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Abstract. We consider the problem of sampling almost uniformly from the set of contingency tables with given row and column sums, when the number of rows is a constant. Cryan and Dyer [J. Comput. System Sci., 67 (2003), pp. 291–310] have recently given a fully polynomial randomized approximation scheme (fpras) for the related counting problem, which employs Markov chain methods indirectly. They leave open the question as to whether a natural Markov chain on such tables mixes rapidly. Here we show that the “2 × 2 heatbath ” Markov chain is rapidly mixing. We prove this by considering first a heatbath chain operating on a larger window. Using techniques developed
PolynomialTime Counting and Sampling of TwoRowed Contingency Tables
 THEORETICAL COMPUTER SCIENCES
, 1998
"... In this paper a Markov chain for contingency tables with two rows is defined. The chain is shown to be rapidly mixing using the path coupling method. The mixing time of the chain is quadratic in the number of columns and linear in the logarithm of the table sum. We prove a lower bound for the mixing ..."
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Cited by 21 (5 self)
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In this paper a Markov chain for contingency tables with two rows is defined. The chain is shown to be rapidly mixing using the path coupling method. The mixing time of the chain is quadratic in the number of columns and linear in the logarithm of the table sum. We prove a lower bound for the mixing time, which is quadratic in the number of columns and linear in the logarithm of the number of columns. Two extensions of the new chain are discussed: one for threerowed contingency tables and one for mrowed contingency tables. We show that, unfortunately, it is not possible to prove rapid mixing for these chains by simply extending the path coupling approach used in the tworowed case.
A DivideandConquer Algorithm for Generating Markov Bases of Multiway Tables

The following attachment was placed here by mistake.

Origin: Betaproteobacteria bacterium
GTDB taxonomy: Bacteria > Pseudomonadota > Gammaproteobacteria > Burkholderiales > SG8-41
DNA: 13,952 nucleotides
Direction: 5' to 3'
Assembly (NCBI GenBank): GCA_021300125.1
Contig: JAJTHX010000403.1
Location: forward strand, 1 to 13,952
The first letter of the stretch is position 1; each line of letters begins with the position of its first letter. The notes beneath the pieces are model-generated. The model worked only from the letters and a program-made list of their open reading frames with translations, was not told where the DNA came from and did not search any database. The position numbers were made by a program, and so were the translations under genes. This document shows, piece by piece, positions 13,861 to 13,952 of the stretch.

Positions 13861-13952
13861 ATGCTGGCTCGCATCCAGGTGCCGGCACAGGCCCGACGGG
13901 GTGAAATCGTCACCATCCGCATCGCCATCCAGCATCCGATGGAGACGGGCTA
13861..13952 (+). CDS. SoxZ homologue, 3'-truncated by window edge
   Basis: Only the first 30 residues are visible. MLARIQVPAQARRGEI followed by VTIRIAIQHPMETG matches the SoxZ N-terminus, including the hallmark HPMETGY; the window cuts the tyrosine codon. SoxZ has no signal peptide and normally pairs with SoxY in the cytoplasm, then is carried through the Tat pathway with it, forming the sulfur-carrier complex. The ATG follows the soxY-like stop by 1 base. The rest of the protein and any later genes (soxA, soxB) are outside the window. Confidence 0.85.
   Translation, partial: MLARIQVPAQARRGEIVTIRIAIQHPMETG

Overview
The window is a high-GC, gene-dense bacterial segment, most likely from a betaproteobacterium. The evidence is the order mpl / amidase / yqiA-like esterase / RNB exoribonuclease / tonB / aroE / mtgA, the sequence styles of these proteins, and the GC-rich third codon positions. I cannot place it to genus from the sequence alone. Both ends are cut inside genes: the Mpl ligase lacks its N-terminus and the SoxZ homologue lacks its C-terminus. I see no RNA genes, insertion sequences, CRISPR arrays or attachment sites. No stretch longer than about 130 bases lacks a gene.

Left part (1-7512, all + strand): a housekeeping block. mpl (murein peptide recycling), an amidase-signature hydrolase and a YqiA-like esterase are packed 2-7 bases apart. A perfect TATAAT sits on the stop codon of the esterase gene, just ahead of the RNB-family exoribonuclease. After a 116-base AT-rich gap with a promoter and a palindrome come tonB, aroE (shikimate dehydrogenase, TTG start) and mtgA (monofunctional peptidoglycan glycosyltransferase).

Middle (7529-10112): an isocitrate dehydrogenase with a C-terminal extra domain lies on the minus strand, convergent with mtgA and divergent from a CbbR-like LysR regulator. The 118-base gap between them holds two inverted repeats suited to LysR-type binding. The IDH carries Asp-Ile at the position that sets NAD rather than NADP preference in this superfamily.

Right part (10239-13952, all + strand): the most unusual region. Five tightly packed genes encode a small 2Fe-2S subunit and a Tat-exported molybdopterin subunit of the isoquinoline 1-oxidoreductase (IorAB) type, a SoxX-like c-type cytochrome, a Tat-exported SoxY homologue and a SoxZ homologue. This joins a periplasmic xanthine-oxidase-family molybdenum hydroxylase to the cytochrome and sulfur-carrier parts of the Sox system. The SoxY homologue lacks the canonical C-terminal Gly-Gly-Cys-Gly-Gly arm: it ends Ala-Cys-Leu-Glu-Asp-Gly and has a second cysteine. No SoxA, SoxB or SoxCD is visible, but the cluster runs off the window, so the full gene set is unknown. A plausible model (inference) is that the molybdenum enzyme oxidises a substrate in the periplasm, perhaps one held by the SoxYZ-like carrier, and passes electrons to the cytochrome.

, 2003
"... We describe a divideandconquer technique for generating a Markov basis that connects all tables of counts having a fixed set of marginal totals ..."
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Cited by 21 (7 self)
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We describe a divideandconquer technique for generating a Markov basis that connects all tables of counts having a fixed set of marginal totals
Sequential importance sampling for multiway tables
 Annals of Statistics
, 2005
"... We describe an algorithm for the sequential sampling of entries in multiway contingency tables with given constraints. The algorithm can be used for computations in exact conditional inference. To justify the algorithm, a theory relates sampling values at each step to properties of the associated to ..."
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Cited by 21 (3 self)
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We describe an algorithm for the sequential sampling of entries in multiway contingency tables with given constraints. The algorithm can be used for computations in exact conditional inference. To justify the algorithm, a theory relates sampling values at each step to properties of the associated toric ideal using computational commutative algebra. In particular, the property of interval cell counts at each step is related to exponents on lead indeterminates of a lexicographic Gröbner basis. Also, the approximation of integer programming by linear programming for sampling is related to initial terms of a toric ideal. We apply the algorithm to examples of contingency tables which appear in the social and medical sciences. The numerical results demonstrate that the theory is applicable and that the algorithm performs well. 1. Introduction. Sampling